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River Management

Scale sampling

The Environment Agency is asking anglers to help them collect valuable information about the River Tyne:

The scales from freshwater fish give a tremendous amount of information about their growth and life histories; for salmon and sea trout the time of hatching, departure from the river, return to the river and number of spawning runs can all be determined by viewing the scales under magnification. The scales also provide a biological and chemical sample from each fish that can be used in DNA, microchemistry and stable isotope studies.





By sending in a few scales from the fish you catch, you will contributing to improving the understanding of the River Tyne salmon and sea trout stocks. Ideally it is hoped that a scale sample will be submitted from each fish taken and that a few samples will be taken from those that are to be returned. Please note, that if taking scales is likely to cause undue stress or harm to a fish that is to be returned we would ask that it be returned and no sample taken. There is a very good video of how to take scale samples on the Tweed Foundation website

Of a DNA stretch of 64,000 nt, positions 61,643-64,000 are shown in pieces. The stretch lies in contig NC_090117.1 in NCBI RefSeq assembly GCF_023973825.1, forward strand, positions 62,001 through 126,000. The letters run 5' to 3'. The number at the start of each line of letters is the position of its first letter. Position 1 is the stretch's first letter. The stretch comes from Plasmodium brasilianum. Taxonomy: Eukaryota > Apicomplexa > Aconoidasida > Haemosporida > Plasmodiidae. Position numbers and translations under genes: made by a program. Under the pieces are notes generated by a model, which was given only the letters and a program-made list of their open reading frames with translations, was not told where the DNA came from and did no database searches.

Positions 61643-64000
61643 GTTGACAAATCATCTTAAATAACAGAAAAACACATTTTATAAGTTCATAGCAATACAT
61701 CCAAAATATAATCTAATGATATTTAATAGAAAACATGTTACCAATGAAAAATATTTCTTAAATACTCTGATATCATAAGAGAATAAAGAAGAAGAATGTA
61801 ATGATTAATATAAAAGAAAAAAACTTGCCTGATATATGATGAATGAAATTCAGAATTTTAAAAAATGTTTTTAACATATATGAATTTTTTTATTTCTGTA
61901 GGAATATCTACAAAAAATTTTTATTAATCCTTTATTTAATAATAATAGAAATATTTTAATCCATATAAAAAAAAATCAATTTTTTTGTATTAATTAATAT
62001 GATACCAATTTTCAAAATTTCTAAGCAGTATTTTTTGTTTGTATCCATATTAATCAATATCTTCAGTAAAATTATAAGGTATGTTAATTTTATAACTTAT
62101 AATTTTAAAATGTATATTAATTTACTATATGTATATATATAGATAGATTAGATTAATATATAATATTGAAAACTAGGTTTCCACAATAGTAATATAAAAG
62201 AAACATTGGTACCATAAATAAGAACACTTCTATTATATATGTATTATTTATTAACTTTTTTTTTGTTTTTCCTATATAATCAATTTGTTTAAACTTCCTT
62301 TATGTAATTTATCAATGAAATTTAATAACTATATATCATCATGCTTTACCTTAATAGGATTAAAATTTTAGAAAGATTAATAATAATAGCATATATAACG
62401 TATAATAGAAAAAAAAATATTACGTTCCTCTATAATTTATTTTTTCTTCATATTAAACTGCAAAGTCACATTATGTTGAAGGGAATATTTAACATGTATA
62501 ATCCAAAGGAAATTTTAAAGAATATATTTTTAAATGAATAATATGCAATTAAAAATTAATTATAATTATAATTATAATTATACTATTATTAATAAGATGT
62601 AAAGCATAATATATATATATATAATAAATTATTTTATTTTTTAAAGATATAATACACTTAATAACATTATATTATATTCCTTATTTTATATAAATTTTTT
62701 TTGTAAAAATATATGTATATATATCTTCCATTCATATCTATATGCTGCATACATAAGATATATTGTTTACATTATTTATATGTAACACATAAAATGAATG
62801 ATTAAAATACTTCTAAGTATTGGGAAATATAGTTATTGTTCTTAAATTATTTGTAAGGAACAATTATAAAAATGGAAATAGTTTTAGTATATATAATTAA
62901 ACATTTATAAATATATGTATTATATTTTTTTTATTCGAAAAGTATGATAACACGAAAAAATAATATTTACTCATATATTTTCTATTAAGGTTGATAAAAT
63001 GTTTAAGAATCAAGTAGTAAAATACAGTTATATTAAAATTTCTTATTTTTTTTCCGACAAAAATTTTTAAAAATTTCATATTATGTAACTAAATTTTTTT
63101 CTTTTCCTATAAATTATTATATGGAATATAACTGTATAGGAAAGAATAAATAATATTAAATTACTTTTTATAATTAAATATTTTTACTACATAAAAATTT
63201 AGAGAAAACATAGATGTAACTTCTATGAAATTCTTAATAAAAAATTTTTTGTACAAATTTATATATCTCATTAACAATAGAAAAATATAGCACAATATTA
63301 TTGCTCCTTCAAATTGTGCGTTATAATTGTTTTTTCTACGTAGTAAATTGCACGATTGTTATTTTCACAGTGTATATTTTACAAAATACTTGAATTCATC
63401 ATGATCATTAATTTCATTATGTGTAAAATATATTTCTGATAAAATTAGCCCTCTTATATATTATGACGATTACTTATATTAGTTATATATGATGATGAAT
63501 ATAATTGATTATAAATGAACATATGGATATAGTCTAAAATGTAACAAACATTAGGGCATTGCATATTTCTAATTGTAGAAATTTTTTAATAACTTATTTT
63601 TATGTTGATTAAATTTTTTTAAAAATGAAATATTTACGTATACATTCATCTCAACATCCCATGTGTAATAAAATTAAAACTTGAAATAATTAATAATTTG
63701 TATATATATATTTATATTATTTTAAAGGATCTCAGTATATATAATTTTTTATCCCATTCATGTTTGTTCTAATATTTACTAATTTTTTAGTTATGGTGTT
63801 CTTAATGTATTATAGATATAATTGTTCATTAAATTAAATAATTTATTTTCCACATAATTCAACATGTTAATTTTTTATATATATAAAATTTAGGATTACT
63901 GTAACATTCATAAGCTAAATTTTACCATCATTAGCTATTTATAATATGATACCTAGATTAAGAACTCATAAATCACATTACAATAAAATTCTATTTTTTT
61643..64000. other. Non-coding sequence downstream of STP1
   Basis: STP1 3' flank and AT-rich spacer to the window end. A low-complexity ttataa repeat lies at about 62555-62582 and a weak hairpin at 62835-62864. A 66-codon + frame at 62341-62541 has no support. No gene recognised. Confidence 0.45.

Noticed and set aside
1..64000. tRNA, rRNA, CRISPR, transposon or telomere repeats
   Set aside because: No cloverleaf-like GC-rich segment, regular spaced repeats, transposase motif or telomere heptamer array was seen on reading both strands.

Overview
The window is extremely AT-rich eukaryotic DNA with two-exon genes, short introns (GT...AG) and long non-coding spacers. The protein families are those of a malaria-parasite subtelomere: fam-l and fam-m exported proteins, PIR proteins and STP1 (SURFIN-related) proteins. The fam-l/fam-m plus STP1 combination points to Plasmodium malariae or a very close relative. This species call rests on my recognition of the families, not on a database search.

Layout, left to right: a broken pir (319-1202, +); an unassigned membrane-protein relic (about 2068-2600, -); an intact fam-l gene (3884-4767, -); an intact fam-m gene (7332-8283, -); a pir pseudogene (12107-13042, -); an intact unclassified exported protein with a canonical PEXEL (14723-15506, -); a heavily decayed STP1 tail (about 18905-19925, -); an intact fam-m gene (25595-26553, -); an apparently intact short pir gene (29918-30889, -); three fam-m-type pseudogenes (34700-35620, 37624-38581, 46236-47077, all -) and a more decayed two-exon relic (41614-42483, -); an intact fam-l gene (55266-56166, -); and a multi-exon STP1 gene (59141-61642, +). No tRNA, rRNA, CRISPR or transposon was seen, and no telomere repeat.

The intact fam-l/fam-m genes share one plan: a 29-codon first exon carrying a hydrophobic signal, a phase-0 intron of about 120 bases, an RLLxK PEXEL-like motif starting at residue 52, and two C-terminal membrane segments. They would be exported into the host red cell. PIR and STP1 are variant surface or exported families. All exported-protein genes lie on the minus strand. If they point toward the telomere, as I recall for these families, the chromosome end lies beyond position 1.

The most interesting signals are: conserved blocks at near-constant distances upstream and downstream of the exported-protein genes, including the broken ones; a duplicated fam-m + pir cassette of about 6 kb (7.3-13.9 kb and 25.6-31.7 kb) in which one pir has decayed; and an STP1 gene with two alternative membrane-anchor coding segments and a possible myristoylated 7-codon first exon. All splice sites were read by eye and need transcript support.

Scale samples can be sent in using a freepost address and after examination the aging information about the fish sampled is returned to the angler.

Environment Agency
Freepost NAT 11924
Tyneside House
Newcastle Business Park
Newcastle upon Tyne



A fish going through a counter

A fish going through a counter


Angler logbook scheme

Using fish counters, looking at video footage, examining catch records and collecting scales will tell you lots about the status of our returning stocks of salmon and sea trout but they do not give you any information about how the river is fishing or the effort being applied to catch fish.